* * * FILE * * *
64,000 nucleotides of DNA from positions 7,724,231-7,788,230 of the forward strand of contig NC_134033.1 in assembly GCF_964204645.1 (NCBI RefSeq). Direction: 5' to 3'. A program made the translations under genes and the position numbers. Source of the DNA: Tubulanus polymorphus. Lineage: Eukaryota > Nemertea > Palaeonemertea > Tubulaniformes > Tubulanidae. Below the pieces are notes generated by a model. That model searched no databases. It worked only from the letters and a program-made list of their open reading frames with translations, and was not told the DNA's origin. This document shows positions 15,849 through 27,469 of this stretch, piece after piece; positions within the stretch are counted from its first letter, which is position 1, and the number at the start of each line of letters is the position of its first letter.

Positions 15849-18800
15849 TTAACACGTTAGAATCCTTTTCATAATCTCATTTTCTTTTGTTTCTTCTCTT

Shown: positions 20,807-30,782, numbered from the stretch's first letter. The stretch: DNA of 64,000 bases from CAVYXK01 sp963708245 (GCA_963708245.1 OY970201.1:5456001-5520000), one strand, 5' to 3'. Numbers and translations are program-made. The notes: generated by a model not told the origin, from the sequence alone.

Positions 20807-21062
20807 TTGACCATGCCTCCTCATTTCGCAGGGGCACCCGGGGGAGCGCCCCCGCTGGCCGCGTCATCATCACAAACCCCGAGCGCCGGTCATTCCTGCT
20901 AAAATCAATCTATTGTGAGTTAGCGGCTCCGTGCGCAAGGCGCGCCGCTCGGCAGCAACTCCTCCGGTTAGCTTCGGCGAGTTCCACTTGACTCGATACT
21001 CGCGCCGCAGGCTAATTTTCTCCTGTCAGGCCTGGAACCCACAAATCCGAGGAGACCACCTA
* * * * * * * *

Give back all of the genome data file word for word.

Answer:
64,000 nucleotides of DNA from positions 7,724,231-7,788,230 of the forward strand of contig NC_134033.1 in assembly GCF_964204645.1 (NCBI RefSeq). Direction: 5' to 3'. A program made the translations under genes and the position numbers. Source of the DNA: Tubulanus polymorphus. Lineage: Eukaryota > Nemertea > Palaeonemertea > Tubulaniformes > Tubulanidae. Below the pieces are notes generated by a model. That model searched no databases. It worked only from the letters and a program-made list of their open reading frames with translations, and was not told the DNA's origin. This document shows positions 15,849 through 27,469 of this stretch, piece after piece; positions within the stretch are counted from its first letter, which is position 1, and the number at the start of each line of letters is the position of its first letter.

Positions 15849-18800
15849 TTAACACGTTAGAATCCTTTTCATAATCTCATTTTCTTTTGTTTCTTCTCTT

Shown: positions 20,807-30,782, numbered from the stretch's first letter. The stretch: DNA of 64,000 bases from CAVYXK01 sp963708245 (GCA_963708245.1 OY970201.1:5456001-5520000), one strand, 5' to 3'. Numbers and translations are program-made. The notes: generated by a model not told the origin, from the sequence alone.

Positions 20807-21062
20807 TTGACCATGCCTCCTCATTTCGCAGGGGCACCCGGGGGAGCGCCCCCGCTGGCCGCGTCATCATCACAAACCCCGAGCGCCGGTCATTCCTGCT
20901 AAAATCAATCTATTGTGAGTTAGCGGCTCCGTGCGCAAGGCGCGCCGCTCGGCAGCAACTCCTCCGGTTAGCTTCGGCGAGTTCCACTTGACTCGATACT
21001 CGCGCCGCAGGCTAATTTTCTCCTGTCAGGCCTGGAACCCACAAATCCGAGGAGACCACCTA